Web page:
Roadwar 2000

Reviewed by John Sweeney


Issue 31

Jan/Feb 88

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John Sweeney concludes his look at two similar games - last issue he tackled Autoduel

"In the year 2000, bacteriological warfare has ripped apart the very fabric of American civilisation. Cities have turned into gangland prizes, the highways into battlefields."

The screen fills with a small portion of a map of North America. Your gang is represented by a car in the middle of the screen (the complete map is the instruction booklet). You press G to check out your gang's status and discover that you have one hardtop sports car manned by an Armsmaster and seven Bodyguards, enough food to last four days and enough fuel to travel nine squares. To survive in this frightening future you will need more men, more food and gas, guns, ammunition and antitoxin, not to mention more vehicles to carry them all!

Your prime options are C(ity) to find out who's running your current location, V(ehicle) to try and find more transport to commandeer, L(oot) to search for supplies, and P(eople) to gain recruits, special supplies such as antitoxin from special people such as healers and, most important, clues about your quest. Unfortunately the people running the city will almost certainly object to virtually all of these activities if they catch you at it! Their objections will normally take the form of an attack. In this kind of fight you play no part — just sit back and watch the results flash up on the screen.

Your sole objective at this point in time is survival! Apart from the bacteriological war which has being going on, someone has been dropping nuclear bombs on the major cities so life is neither easy nor pleasant. If the local residents don't get you, then you can be sure that the cannibals, the mutants, the diseases, starvation or the roving road gangs will! You should expect a number of false starts before you learn enough to survive.

Next item on the agenda is to get control of a few towns yourself, since until you do so the powers that be won't give you your mission. Once you find out where the GUB (Government Underground Biolab) is situated you should get there as soon as possible since only then can you start on your real mission — to find eight missing scientists/agents and bring them safely to the GUB so that they can save the world. Some you will find easily, some you will get clues about and have to search for long and hard. For the last one or two you will be given a Radio Direction Finder which makes life ever so much easier!

The list of commands available includes F(ix Tires), H(eal sick with antitoxin), T(ransfer supplies to or from a cache), and E(mpire Status) which tells you which cities you control and how much progress you have made in your quest. Travel between the cities is done one square at a time across terrain such as roads, farmland, deserts, plains, forests, etc. All activities, including travel (which is affected by terrain) take time. In bad weather they take even longer. As you make each move the time and date are updated. Each night your men eat up food, each square you move (approximately 75 miles) your vehicles eat up gas. Keeping up your supplies can be a full time job in itself!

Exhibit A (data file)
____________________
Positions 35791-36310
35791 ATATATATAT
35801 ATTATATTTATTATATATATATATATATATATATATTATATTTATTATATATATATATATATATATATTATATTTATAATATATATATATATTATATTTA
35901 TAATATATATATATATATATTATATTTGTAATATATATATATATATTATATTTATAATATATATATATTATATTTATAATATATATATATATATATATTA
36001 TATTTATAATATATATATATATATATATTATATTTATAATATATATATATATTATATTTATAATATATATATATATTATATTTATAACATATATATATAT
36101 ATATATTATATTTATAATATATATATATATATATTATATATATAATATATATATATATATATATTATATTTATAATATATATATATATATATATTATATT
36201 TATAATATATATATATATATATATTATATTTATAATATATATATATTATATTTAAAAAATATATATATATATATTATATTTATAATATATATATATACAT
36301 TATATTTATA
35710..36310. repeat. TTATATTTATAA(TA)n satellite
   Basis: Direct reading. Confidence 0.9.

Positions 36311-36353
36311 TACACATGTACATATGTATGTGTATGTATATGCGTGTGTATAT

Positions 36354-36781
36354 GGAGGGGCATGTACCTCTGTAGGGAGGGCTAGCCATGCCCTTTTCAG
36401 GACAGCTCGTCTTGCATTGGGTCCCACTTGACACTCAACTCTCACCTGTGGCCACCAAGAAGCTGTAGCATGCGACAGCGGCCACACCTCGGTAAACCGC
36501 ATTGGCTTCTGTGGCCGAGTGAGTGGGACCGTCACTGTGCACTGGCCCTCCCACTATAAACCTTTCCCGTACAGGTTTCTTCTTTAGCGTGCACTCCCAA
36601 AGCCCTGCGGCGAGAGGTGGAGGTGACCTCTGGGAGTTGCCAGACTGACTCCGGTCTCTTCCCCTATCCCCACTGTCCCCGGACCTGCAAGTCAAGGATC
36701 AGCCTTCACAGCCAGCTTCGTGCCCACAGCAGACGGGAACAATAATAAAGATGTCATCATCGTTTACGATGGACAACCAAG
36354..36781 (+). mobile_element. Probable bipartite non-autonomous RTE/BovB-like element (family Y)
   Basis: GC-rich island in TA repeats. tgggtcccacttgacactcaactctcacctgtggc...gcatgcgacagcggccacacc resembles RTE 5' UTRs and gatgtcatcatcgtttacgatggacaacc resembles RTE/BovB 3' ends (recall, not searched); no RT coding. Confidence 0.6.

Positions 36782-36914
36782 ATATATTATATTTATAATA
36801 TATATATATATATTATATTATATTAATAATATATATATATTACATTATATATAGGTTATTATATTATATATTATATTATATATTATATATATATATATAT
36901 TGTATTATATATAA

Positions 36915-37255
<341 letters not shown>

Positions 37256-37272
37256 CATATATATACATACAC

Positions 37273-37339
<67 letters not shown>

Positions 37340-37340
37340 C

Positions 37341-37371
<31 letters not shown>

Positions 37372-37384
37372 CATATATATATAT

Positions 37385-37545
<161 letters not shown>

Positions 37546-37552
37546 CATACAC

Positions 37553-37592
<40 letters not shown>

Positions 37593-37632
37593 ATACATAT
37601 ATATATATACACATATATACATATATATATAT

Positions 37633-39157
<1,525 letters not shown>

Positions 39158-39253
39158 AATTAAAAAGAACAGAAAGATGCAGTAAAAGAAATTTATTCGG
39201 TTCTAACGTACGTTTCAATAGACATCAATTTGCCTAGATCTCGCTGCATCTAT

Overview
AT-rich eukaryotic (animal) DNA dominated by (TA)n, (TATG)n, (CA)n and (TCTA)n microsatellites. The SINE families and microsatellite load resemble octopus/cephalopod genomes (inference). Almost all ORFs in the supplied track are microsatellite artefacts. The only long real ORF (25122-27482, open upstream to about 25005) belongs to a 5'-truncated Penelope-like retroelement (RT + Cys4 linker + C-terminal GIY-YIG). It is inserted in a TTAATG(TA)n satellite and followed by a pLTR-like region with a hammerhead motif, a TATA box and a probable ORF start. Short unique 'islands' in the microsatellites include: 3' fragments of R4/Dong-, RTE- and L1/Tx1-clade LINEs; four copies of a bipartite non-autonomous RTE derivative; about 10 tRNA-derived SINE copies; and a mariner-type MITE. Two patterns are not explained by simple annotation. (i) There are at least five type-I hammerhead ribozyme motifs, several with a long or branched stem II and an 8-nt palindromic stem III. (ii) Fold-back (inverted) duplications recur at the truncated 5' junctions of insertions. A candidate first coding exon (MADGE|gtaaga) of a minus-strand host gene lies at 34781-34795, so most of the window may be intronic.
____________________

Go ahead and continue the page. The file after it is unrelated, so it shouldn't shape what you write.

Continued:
There are numerous locations where special things happen — you may find towns where they are handy with cars and improve your vehicles characteristics — make note of these, or where you find useful companions. You will need a doctor to reduce your casualties, a politician to help you in your recruitment, and a drill sergeant to improve the quality of your men — after each encounter a certain percentage of your surviving men will be promoted up through the ranks from Escort to Dragoon to Commando to Bodyguard and finally to Armsmaster. You will also have to make decisions. Will you let your men visit Disneyland or Fort Knox? Will you let them gamble in Las Vegas? When you reach wine country how much wine will you distribute? The right decisions will improve morale, the wrong ones will lose you men. You will also learn which places are dangerous, either because of the residents or, for example in certain parts of Mexico, because of the food!


Given all the foregoing, you already have a perfectly adequate game, but I haven't got to the good bit yet! The other major element of the game is the fights with the road gangs. You have three options for playing these. Your first choice is whether or not you want a detailed, tactical fight. If you decide against this the computer will very quickly play the fight out for you and tell you the results. Although this is easy and quick it has a number of drawbacks. First, you can't apply any of your skill to improving your chances so the outcome could usually be better, second you don't have the opportunity to capture enemy vehicles and third it doesn't change your limit of six vehicles.

I found the limit of six vehicles very restrictive and the only way to raise it is by playing out and surviving a detailed, tactical road combat — each win raises it by one up to a ceiling of 15.

If you have glanced at the rules and don't yet feel ready for the full combat, there is a middle route. Say Yes to detailed, tactical combat, say Yes to auto-deploying (individually placing each of 200 men into the top or interior of each vehicle can be very tedious if you don't!), and also say Yes to Quick Combat. This overcomes the first drawback as you can now enter parameters to control how often you ram and which parts of the enemy cars you wish to aim at. A little thought here should improve your gang's chances. The computer will then play the fight out quickly for you.